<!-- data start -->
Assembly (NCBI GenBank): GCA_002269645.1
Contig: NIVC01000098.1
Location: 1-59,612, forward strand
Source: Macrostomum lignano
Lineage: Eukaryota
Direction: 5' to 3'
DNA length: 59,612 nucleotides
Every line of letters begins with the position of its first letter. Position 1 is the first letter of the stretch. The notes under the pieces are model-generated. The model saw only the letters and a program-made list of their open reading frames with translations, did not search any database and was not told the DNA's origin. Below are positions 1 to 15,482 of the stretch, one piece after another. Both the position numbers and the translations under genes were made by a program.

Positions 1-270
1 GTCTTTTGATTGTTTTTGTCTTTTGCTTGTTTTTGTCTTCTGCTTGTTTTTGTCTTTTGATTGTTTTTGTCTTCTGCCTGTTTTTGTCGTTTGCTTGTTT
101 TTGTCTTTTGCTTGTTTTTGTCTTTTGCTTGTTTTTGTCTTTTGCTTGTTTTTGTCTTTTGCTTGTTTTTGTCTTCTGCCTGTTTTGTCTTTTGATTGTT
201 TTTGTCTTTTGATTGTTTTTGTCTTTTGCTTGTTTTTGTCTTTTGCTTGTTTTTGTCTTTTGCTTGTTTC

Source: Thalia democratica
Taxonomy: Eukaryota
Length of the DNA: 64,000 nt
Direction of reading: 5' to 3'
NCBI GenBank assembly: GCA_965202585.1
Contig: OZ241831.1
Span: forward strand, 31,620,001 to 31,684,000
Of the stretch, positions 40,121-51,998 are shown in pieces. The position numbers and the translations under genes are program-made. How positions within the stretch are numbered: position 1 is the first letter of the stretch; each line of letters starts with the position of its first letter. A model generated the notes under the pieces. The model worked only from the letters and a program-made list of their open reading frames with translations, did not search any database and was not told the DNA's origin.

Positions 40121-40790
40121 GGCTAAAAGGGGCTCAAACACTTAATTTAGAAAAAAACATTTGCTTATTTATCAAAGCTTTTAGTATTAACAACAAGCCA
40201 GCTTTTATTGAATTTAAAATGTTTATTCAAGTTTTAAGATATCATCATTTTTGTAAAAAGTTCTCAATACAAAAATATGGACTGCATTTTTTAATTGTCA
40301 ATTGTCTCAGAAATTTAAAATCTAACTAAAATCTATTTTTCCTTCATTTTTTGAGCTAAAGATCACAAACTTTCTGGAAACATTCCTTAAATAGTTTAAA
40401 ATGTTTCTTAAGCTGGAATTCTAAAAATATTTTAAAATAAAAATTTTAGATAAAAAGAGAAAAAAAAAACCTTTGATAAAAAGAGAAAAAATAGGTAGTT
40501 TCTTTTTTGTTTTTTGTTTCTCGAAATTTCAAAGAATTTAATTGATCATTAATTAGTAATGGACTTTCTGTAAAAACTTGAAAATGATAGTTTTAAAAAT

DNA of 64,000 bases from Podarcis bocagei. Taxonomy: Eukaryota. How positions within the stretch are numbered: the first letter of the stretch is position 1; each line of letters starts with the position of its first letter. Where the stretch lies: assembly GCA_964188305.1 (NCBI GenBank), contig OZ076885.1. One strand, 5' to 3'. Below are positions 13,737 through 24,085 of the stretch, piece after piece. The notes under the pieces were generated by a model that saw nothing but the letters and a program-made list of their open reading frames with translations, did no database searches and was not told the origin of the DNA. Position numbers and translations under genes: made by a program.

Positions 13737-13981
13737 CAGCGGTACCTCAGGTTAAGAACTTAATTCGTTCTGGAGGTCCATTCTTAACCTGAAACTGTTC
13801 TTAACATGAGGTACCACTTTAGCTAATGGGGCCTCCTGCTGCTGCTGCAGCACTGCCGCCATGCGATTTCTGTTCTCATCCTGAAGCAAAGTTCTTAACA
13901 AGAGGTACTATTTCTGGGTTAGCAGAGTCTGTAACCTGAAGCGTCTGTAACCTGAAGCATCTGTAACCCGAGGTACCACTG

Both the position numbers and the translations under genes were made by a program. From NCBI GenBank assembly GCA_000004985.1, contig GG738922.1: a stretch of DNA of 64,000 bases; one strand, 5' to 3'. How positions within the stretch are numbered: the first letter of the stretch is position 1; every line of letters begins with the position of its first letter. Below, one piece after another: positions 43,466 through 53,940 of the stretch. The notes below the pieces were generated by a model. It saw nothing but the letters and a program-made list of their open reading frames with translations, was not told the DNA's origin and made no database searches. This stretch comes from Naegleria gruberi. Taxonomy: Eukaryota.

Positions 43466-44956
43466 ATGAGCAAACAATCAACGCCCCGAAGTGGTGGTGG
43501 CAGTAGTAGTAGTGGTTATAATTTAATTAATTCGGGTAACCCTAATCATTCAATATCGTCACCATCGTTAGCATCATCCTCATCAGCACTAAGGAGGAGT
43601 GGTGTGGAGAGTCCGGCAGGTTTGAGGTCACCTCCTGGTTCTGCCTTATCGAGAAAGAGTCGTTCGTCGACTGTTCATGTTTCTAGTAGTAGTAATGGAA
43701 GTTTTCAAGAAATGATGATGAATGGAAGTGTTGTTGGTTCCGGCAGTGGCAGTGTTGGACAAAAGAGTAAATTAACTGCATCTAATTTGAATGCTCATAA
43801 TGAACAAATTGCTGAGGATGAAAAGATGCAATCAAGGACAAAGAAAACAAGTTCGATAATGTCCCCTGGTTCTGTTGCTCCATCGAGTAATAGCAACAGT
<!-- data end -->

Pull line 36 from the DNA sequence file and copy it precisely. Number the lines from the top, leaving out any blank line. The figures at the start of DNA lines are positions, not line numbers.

43601 GGTGTGGAGAGTCCGGCAGGTTTGAGGTCACCTCCTGGTTCTGCCTTATCGAGAAAGAGTCGTTCGTCGACTGTTCATGTTTCTAGTAGTAGTAATGGAA